This section “would give intelligence agency heads nearly unrestrained discretion to suppress speech critical of the intelligence community– even after an employee has resigned or retired from an intelligence agency– and to retaliate against disfavored employees or pensioners, including whistleblowers,” wrote the Project on Government Oversight and several other public interest organizations in an open letter to the Senate Committee yesterday.

Fundamentally, the Senate bill “changes the relationship between the press and the federal government,” according to the Sunshine in Government Initiative.

Drafted in secret and without the benefit of any public hearing, the Senate bill includes provisions that are “crude and dangerous,” the Washington Post editorialized today.

The bill was approved by the Senate Intelligence Committee by a vote of 14 to 1, with Sen. Ron Wyden in opposition.  The text of the bill is here.

The accompanying Committee report including commentary on each provision and Sen. Wyden’s dissent may be found here.

Trade with Sub-Saharan Africa, and More from CRS

Newly updated reports from the Congressional Research Service that Congress has not authorized for broad public distribution include the following.

U.S. Trade and Investment Relationship with Sub-Saharan Africa: The African Growth and Opportunity Act and Beyond, June 26, 2012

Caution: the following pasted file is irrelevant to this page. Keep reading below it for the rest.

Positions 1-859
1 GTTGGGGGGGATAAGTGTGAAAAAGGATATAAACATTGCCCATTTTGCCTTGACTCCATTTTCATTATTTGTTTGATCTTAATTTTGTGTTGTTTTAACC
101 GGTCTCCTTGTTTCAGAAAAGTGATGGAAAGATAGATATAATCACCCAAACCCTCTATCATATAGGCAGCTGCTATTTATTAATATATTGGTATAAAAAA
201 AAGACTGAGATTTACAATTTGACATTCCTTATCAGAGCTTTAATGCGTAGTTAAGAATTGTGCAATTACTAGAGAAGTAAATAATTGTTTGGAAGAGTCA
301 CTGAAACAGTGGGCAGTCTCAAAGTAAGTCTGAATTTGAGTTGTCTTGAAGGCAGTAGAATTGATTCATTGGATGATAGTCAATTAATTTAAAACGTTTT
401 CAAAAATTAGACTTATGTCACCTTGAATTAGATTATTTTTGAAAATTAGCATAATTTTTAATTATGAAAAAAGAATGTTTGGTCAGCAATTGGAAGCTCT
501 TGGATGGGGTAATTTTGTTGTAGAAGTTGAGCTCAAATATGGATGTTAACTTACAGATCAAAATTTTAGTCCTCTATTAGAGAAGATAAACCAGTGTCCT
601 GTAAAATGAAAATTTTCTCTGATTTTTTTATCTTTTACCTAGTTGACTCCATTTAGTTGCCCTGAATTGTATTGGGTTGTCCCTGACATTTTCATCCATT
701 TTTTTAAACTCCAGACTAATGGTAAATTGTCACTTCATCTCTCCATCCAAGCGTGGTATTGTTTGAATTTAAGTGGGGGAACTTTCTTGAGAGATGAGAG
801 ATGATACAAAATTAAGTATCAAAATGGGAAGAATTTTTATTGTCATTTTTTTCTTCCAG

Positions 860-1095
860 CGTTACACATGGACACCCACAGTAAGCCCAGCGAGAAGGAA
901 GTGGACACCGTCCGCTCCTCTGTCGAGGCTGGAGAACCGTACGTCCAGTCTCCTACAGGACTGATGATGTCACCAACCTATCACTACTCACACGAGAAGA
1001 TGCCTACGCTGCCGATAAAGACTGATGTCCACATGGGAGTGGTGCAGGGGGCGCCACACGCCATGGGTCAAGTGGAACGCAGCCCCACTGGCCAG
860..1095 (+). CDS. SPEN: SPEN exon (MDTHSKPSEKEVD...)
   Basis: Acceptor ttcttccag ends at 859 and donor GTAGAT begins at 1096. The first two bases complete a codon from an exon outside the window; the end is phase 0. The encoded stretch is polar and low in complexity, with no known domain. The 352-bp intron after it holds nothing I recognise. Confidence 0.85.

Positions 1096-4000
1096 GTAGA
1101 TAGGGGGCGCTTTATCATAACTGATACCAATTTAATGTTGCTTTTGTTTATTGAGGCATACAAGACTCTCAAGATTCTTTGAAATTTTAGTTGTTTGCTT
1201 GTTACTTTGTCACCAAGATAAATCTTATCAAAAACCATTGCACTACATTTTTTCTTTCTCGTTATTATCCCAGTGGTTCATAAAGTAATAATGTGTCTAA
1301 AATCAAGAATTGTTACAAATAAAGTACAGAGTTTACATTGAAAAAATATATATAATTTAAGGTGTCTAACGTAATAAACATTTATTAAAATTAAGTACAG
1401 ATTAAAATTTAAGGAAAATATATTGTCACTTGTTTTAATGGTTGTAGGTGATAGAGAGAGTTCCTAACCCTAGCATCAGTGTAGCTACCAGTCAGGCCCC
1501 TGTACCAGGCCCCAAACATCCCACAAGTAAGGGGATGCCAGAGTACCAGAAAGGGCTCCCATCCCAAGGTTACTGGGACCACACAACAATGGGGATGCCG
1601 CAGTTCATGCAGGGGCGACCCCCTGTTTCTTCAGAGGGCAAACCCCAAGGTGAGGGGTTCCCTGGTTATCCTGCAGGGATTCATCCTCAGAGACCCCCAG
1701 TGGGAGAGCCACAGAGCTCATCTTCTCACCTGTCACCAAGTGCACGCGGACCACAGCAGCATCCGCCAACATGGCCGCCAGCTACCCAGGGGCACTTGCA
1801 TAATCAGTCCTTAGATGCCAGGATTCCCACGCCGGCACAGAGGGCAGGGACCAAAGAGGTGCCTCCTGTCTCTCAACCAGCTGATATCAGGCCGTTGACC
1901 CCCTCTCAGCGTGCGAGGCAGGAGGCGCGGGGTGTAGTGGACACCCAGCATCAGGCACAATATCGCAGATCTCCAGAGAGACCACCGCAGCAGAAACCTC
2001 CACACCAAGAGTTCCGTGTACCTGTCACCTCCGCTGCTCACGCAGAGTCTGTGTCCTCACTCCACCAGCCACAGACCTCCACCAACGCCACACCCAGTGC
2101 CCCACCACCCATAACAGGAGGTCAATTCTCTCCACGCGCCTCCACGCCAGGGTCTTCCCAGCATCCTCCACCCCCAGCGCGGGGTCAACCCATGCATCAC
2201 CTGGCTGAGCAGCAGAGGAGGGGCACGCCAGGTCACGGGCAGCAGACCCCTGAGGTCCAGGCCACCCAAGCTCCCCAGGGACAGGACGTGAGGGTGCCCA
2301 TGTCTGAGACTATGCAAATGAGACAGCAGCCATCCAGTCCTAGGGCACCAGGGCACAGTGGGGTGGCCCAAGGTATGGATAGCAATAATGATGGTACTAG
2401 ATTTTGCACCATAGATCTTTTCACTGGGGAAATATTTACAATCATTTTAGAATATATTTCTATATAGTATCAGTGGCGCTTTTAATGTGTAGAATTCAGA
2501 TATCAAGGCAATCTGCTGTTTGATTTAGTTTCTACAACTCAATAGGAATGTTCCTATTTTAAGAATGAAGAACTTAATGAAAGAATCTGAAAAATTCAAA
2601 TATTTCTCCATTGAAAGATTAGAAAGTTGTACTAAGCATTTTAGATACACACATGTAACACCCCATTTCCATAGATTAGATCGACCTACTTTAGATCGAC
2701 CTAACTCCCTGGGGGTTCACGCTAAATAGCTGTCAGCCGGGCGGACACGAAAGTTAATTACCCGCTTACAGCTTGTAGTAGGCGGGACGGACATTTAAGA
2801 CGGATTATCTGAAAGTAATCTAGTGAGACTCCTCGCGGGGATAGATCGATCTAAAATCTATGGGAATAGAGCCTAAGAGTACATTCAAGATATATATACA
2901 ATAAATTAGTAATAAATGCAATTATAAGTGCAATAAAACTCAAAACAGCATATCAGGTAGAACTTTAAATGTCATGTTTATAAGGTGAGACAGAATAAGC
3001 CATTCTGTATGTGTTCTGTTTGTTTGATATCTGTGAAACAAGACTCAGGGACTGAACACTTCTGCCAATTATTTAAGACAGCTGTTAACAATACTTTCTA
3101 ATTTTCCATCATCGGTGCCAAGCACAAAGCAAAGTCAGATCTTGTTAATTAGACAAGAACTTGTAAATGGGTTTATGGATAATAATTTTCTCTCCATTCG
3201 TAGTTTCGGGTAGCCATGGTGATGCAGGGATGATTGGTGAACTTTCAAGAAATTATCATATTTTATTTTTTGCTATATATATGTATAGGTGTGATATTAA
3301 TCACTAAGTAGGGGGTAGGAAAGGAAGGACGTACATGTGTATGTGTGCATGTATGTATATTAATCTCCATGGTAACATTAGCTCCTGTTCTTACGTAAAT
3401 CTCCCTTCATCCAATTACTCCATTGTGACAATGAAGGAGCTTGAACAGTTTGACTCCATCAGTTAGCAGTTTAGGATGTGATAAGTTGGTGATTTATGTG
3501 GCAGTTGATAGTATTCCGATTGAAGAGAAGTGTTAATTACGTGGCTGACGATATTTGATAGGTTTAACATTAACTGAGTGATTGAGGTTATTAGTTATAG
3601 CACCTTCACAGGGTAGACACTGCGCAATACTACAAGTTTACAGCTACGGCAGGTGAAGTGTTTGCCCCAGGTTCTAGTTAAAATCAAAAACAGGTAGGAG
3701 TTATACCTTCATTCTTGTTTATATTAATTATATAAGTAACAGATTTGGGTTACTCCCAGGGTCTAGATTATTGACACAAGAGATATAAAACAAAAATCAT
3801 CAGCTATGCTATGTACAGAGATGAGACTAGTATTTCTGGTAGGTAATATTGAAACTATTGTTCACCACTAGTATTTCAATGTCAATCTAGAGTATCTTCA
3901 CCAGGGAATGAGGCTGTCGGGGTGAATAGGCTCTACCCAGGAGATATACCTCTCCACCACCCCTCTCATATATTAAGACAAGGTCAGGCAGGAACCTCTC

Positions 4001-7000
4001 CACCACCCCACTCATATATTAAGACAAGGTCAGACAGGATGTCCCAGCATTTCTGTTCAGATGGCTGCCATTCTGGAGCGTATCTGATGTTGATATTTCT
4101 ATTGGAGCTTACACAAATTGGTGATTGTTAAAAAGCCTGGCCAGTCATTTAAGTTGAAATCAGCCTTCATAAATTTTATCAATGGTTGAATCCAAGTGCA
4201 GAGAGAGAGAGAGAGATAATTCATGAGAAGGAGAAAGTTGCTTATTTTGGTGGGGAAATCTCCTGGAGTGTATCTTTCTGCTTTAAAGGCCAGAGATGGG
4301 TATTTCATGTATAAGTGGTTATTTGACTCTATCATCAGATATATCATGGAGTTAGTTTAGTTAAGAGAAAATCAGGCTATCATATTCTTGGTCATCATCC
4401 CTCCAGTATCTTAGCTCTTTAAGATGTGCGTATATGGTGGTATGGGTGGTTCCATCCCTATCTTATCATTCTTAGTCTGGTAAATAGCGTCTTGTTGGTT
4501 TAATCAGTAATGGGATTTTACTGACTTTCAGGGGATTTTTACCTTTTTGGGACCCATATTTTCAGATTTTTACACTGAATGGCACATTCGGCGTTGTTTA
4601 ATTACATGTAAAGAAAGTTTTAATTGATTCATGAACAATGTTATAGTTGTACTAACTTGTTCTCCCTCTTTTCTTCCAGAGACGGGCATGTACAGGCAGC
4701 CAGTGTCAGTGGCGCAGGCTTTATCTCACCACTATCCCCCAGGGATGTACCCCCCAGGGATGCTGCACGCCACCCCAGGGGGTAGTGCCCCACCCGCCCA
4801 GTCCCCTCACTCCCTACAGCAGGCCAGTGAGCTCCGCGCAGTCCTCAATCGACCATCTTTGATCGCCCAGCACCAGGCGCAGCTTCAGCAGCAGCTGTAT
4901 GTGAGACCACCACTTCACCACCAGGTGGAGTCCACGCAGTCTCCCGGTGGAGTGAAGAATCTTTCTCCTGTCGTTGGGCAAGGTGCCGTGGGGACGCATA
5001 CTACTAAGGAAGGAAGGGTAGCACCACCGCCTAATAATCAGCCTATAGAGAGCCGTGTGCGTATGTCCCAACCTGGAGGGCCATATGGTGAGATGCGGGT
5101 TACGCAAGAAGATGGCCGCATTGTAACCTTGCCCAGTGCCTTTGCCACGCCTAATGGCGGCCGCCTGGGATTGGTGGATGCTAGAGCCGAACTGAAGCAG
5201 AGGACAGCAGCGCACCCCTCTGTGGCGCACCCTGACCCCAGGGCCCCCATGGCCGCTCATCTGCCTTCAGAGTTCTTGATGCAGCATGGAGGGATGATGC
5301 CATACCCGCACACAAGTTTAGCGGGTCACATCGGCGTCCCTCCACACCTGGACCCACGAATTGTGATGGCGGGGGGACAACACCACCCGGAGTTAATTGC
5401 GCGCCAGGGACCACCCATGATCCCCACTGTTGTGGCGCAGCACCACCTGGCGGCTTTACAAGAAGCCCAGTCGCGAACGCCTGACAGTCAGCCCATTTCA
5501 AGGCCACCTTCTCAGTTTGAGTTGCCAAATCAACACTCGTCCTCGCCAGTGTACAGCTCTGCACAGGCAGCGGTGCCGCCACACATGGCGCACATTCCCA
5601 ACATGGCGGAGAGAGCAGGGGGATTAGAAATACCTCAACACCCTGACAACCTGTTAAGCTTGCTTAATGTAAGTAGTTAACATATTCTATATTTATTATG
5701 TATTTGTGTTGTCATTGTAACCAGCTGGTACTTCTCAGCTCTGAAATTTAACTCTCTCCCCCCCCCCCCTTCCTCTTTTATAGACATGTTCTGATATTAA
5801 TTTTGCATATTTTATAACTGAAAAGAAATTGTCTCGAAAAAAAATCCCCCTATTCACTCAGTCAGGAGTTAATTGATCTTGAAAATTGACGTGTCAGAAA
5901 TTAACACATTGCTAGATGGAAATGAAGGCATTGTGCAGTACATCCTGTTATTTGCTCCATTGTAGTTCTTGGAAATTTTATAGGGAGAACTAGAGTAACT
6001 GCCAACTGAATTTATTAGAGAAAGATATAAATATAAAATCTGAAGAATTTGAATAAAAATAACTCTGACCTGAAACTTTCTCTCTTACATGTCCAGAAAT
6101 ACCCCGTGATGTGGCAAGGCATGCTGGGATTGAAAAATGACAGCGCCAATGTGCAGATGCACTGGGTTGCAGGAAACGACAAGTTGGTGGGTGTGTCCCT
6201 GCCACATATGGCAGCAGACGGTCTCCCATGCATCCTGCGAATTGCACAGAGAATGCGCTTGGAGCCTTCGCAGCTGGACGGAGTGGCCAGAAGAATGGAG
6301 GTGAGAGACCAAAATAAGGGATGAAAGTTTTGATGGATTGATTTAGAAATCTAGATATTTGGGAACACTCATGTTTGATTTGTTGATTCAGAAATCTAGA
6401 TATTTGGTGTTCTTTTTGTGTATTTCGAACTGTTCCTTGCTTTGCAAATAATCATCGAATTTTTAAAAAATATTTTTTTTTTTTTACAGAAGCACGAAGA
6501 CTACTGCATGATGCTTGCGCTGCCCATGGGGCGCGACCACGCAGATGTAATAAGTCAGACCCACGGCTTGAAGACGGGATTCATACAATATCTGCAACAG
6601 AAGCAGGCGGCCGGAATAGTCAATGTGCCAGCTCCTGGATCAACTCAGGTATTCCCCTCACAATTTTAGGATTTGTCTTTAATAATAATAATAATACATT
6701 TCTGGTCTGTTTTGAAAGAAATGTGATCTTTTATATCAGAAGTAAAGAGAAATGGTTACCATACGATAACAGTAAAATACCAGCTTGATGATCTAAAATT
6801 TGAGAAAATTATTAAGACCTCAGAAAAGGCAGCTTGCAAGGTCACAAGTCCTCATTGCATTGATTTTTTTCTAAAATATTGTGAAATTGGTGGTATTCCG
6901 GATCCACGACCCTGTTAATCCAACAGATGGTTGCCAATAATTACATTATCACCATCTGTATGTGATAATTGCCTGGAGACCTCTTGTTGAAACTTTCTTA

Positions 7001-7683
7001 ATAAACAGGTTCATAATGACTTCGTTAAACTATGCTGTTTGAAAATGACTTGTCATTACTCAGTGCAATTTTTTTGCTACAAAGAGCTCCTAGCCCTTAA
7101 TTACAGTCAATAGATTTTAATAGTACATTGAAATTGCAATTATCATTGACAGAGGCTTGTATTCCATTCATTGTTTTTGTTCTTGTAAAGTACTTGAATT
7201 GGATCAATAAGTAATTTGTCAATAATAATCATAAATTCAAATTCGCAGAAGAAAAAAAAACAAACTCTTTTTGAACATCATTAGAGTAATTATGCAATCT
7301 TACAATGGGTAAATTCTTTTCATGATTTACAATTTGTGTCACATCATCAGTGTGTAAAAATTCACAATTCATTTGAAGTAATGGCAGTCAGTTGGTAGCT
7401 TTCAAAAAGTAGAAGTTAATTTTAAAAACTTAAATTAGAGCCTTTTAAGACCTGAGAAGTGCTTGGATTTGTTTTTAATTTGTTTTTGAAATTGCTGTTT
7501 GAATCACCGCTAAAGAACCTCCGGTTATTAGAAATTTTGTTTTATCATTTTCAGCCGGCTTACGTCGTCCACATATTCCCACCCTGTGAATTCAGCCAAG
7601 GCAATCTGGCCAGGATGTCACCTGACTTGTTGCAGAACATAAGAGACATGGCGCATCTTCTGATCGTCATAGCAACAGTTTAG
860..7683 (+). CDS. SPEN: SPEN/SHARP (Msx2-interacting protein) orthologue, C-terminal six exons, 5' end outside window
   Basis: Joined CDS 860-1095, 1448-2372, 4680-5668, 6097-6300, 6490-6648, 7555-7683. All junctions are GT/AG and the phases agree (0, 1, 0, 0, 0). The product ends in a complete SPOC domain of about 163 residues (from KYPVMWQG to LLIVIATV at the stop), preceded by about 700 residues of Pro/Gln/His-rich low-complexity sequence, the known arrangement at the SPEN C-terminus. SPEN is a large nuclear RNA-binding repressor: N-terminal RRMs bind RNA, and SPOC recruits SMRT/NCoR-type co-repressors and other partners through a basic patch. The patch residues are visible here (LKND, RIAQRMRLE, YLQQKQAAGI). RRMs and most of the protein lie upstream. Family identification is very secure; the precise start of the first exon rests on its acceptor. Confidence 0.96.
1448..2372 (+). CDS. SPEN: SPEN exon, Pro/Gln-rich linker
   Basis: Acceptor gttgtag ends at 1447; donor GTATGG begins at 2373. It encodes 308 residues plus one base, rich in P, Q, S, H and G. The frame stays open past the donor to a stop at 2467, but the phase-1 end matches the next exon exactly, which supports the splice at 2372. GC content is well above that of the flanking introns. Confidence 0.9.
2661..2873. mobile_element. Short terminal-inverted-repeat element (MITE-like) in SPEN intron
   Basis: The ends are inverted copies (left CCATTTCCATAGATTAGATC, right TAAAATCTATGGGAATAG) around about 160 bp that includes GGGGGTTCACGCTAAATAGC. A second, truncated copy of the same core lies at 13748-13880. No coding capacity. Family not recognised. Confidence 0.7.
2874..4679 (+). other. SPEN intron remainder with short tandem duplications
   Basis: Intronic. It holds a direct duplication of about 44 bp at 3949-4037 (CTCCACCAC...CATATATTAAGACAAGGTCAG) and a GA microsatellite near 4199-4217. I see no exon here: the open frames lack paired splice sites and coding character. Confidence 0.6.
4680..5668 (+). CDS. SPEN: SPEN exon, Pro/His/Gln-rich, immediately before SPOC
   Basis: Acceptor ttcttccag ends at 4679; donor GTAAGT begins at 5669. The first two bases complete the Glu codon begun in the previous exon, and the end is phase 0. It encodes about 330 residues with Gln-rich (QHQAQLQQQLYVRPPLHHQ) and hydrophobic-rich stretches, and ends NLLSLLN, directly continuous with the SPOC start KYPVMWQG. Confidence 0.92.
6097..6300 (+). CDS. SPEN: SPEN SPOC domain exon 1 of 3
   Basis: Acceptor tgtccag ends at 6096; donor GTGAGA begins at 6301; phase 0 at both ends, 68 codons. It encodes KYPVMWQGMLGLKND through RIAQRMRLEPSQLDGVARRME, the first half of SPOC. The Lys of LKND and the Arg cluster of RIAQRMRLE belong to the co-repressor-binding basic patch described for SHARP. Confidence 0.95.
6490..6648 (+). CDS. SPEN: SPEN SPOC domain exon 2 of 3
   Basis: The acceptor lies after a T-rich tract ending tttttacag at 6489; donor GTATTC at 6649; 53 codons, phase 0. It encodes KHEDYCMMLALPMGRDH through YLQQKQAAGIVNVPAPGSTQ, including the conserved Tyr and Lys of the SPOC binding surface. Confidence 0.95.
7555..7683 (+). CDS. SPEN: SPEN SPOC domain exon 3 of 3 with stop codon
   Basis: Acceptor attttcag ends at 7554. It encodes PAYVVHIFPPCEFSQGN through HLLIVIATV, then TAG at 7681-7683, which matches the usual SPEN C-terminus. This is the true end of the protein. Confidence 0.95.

The Global Climate Change Initiative (GCCI): Budget Authority and Request, FY2010-FY2013, July 27, 2012

Navy Force Structure and Shipbuilding Plans: Background and Issues for Congress, July 26, 2012

Housing for Persons Living with HIV/AIDS, July 3, 2012

Federal Pollution Control Laws: How Are They Enforced?, July 7, 2012

Cuba: Issues for the 112th Congress, July 20, 2012

Defense, Critique of NSA Classification Action Released

A persistent controversy involving allegations of overclassification reached a new level of intensity on Friday when the National Security Agency released its explanation for the disputed classification of an NSA email message that was used to support an Espionage Act prosecution.

Also cleared for release on Friday was the 2011 complaint filed by former secrecy czar J. William Leonard which presented a withering critique of the NSA classification decision.

The dispute concerns the validity of the classification of an internal NSA email message entitled “What a Wonderful Success!” that was found in the home of former NSA official Thomas Drake and that served as the basis for a felony charge against him, which was ultimately dismissed.  The email message, which was formally declassified in 2010, was itself publicly released the week before last.